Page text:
Coffee and a chat with Gert Renkema, Head of Financial and Economic Affairs/Business Controller
The department of Financial and Economic Affairs at FGGA is always busy with…..finances. It is an important department that impacts, directly or indirectly, everyone working at FGGA. Yet, for many of us, it is not always clear what it is that Gert and his team actually do. What is the financial status of the Faculty? And what can we expect in upcoming years?
Twice a year, Gert Renkema, Head of Financial and Economic Affairs/Business Controller, takes the time to have a chat with us and tell us more about the processes and ways finances are handled at FGGA. This time, Gert talks us through the first quarterly forecast (BFR1) and the processes surrounding the budget.
‘The Faculty Board has explicitly stated that we should start recruiting for the expected growth of our Faculty. If, as a result, the second forecast for 2022 will be slightly lower than the first, that won’t be a problem. In the interest of lowering the work pressure I’m very happy with this development.‘
The quarterly forecast
‘Twice a year, in September and in May, we make a quarterly forecast. We check to see if the ongoing developments are in line with the budget. This doesn’t apply to only the financial numbers, such as revenue and costs, but also to developments in FTE. We also provide forecasts on certain key numbers and we have to hand in a balance sheet forecast. These days, we also report on the ongoing developments of the ‘quality resources’ and the NPO funding (Nationaal Programma Onderwijs).
We have recently delivered the first quarterly forecast and that was more positive than we expected! We see that we’ve grown a bit more on the benefit-side, with 7%. In the budget we has estimated a growth of 6% against 2021. For all units of FGGA the financial picture is looking better than expected.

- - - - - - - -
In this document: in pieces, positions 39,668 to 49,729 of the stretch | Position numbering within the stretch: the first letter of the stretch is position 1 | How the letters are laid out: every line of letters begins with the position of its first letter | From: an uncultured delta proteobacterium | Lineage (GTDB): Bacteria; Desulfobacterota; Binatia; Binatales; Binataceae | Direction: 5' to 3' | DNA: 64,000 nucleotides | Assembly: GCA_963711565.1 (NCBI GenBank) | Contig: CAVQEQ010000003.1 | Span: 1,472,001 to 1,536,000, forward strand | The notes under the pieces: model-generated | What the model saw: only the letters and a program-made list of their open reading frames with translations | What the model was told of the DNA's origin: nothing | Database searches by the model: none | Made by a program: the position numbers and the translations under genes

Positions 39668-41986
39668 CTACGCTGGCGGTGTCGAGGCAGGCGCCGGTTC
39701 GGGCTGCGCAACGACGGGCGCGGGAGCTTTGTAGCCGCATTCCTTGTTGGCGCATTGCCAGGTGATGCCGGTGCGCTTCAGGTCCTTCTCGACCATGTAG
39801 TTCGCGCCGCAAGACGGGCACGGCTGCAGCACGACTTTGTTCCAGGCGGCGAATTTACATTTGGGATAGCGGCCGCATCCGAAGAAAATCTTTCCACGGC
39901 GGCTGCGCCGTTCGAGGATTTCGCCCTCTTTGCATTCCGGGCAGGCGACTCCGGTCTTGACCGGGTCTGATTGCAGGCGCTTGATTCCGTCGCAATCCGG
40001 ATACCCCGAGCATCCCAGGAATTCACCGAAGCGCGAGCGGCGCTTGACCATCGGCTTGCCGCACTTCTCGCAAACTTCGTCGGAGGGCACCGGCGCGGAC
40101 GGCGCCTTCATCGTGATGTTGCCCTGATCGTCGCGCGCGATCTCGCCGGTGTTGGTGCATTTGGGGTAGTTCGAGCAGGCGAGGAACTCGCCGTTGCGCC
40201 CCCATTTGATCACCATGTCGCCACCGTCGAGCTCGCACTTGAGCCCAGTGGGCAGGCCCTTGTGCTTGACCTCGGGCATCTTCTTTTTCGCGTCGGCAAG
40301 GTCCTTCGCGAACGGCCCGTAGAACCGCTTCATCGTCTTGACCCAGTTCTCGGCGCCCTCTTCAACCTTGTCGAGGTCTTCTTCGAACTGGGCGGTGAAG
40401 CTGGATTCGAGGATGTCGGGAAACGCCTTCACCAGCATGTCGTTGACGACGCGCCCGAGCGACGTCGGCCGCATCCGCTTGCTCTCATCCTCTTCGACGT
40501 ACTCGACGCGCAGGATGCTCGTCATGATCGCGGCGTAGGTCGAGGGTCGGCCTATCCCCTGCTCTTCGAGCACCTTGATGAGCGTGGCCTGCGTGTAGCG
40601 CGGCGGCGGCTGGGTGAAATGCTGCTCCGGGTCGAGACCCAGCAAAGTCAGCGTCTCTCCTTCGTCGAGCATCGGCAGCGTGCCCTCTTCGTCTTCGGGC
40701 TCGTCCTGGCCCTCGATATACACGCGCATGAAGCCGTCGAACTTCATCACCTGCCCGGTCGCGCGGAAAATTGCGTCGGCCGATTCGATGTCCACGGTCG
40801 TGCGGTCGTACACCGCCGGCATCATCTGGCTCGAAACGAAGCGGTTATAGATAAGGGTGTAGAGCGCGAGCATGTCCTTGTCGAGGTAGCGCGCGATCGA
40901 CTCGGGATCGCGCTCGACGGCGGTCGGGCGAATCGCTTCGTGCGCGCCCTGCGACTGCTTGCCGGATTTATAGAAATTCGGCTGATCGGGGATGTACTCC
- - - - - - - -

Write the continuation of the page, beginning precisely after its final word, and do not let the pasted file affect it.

This year and also last year, we noticed a significant growth in the research portfolio. This is mostly to do with obtaining grants for research projects such as from the NWO and the EU. We notice a significant growth in projects that are being financed by ministries and the Municipality of The Hague. Last year, we received well over eight million for these types of projects, which is a lot of money.
I expect that the growth of the current educational programmes at FGGA will slow down. But FGGA is also starting new education programmes and I believe that that is where our growth will come from. At the moment, specific steps are being taken to create new programmes within FGGA that will start in 2025, when we will also have more space available because we will be renting the Spui building.
We are currently working on the budget 2023-2026 and the Faculty can expect to receive more money annually via the University Contribution from 2023 onwards. This gives us more room to hire new colleagues. ‘The Faculty Board has given a very explicitly stated that we should start recruiting for the expected expansion. If, as a result, the second forecast for 2022 will be slightly lower than the first, that won’t be a problem. In the interest of lowering the work pressure I’m very happy with this development.
As finance department we assist the institutes and centres with drawing up their budgets. We also try to create an overview of existing and new initiatives and do a financial run-through to get a clear picture of the revenues and costs. We also advice on financial policy and make analyses.
We tally the budgets of the institutes and Centres and that of the Faculty Bureau and Faculty Board. Which then needs to be approved by the Faculty Board and Faculty Council before it can be finalised as the official budget for FGGA. We have to finalise our budget by mid-August but we always try to have it ready before the summer holidays. After the summer the decision-making process starts. I can’t wait to you more about it in September!